It is with much excitement that I announce to you that TNC's proposed Maunalua Bay Reef Restoration project has been awarded $3.4 million by NOAA's Community-based Restoration Program under the American Recovery and Reinvestment Act of 2009 (aka economic stimulus funding).
Through this 2-year award, this project will create an estimated 73 new full- and part-time jobs in Hawai‘i, removing the invasive alien algae Avrainvillea amadelpha (mud weed) as the critical first step towards restoring coral reef and seagrass habitat in Maunalua Bay. It is a distinct honor for TNC to have been requested locally to serve as the lead on this project, which we look forward to successful implementation on in partnership with Mālama Maunalua, TNC’s long-time local community conservation partner in the Bay.
The project is a scaling up of three years of volunteer efforts that have successfully removed more than 25 tons of invasive algae from
This award is one of several that have been made to the Conservancy for national coastal habitat restoration efforts that also create jobs. These successful TNC awards have been selected among intense national competition: over 800 proposals were submitted requesting three billion dollars in funding from only $170 million available.
This is a highly unusual project for The Nature Conservancy, as this funding does not go to support our current projects, but creates a new, direct, community-based project that TNC has agreed to manage. TNC will have one new staff person to oversee the project, and a minimal amount of the funding will cover TNC marine support and project administration. We welcome this opportunity because it is good for both the economy and the environment.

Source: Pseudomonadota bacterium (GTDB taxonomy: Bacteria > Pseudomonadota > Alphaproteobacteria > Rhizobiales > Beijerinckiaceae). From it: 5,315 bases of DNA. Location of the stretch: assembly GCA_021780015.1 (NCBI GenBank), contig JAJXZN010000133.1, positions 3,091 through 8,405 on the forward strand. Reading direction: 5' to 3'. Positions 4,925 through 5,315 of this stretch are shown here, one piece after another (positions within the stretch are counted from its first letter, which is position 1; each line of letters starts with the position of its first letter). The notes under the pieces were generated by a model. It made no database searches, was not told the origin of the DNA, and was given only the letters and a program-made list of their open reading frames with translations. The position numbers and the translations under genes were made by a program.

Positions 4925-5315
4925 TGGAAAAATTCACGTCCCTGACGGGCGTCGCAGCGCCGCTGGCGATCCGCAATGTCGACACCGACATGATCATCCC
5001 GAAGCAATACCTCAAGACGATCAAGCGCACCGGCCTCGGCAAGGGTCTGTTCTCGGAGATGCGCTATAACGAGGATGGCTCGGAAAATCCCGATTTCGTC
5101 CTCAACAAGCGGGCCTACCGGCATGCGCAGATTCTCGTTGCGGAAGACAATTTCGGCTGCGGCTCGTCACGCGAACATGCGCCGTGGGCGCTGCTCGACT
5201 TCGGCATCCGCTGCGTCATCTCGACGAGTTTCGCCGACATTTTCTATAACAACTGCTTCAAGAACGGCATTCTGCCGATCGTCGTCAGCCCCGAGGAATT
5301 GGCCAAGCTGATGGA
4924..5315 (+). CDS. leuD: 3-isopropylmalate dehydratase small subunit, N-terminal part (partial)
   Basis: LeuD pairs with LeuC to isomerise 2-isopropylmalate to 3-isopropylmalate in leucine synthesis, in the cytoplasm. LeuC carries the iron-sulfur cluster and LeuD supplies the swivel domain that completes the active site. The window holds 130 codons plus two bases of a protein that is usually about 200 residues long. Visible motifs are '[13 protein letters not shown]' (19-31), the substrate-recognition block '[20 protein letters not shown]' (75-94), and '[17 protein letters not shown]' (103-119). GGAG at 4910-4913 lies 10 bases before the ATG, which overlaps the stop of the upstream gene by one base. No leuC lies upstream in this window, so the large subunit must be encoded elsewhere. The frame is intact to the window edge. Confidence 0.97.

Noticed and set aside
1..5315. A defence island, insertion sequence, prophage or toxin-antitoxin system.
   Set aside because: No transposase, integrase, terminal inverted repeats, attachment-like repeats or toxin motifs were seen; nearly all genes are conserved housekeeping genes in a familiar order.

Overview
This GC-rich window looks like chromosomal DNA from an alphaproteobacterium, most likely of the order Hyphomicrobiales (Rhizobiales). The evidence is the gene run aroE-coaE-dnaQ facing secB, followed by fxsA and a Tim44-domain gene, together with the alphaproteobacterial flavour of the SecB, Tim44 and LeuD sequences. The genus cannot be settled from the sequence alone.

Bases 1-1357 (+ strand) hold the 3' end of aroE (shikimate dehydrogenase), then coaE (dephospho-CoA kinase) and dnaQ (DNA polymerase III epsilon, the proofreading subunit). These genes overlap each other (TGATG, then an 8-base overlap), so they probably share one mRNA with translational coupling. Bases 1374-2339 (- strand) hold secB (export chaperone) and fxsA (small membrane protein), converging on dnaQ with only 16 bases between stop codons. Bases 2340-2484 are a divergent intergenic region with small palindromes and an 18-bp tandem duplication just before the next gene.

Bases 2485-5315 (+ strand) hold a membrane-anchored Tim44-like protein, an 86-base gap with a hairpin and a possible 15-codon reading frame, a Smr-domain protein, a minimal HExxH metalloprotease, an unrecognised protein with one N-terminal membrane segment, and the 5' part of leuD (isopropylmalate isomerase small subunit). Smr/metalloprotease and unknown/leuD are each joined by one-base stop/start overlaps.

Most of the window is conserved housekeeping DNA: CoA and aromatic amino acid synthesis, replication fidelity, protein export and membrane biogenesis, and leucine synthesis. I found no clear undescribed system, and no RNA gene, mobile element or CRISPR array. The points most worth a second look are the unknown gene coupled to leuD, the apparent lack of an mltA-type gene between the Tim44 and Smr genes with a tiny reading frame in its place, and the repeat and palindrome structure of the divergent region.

We believe that there is no better investment in our State than to improve the health of our near shore ocean, which is a source of food, recreation, and income for many. We consider this project to be among our highest priority conservation efforts over the next two years, and we are committed to see it through to its successful completion. Few conservation projects will ever receive the extraordinary level of national visibility and attention that this project will receive. Our commitment to this work reflects not only our belief in achieving lasting conservation impact through local partnerships with public support, but also the role of applied science in making management decisions and taking future conservation action. In particular, we are excited about the opportunity for this project to clearly demonstrate the direct connection between Hawai‘i’s economic and environmental health.
The writing and submission of this award proposal was a true team effort, with members from our marine and terrestrial teams, our financial management team, and our administrative leadership all contributing on what has been reported back to us by NOAA staff as among the very best proposals that were submitted nationally. I congratulate you all on this significant team achievement.
Congratulations all volunteers, community members, residents and agencies involved!!! Without all your dedication and hard work over the last year, this would not have been possible.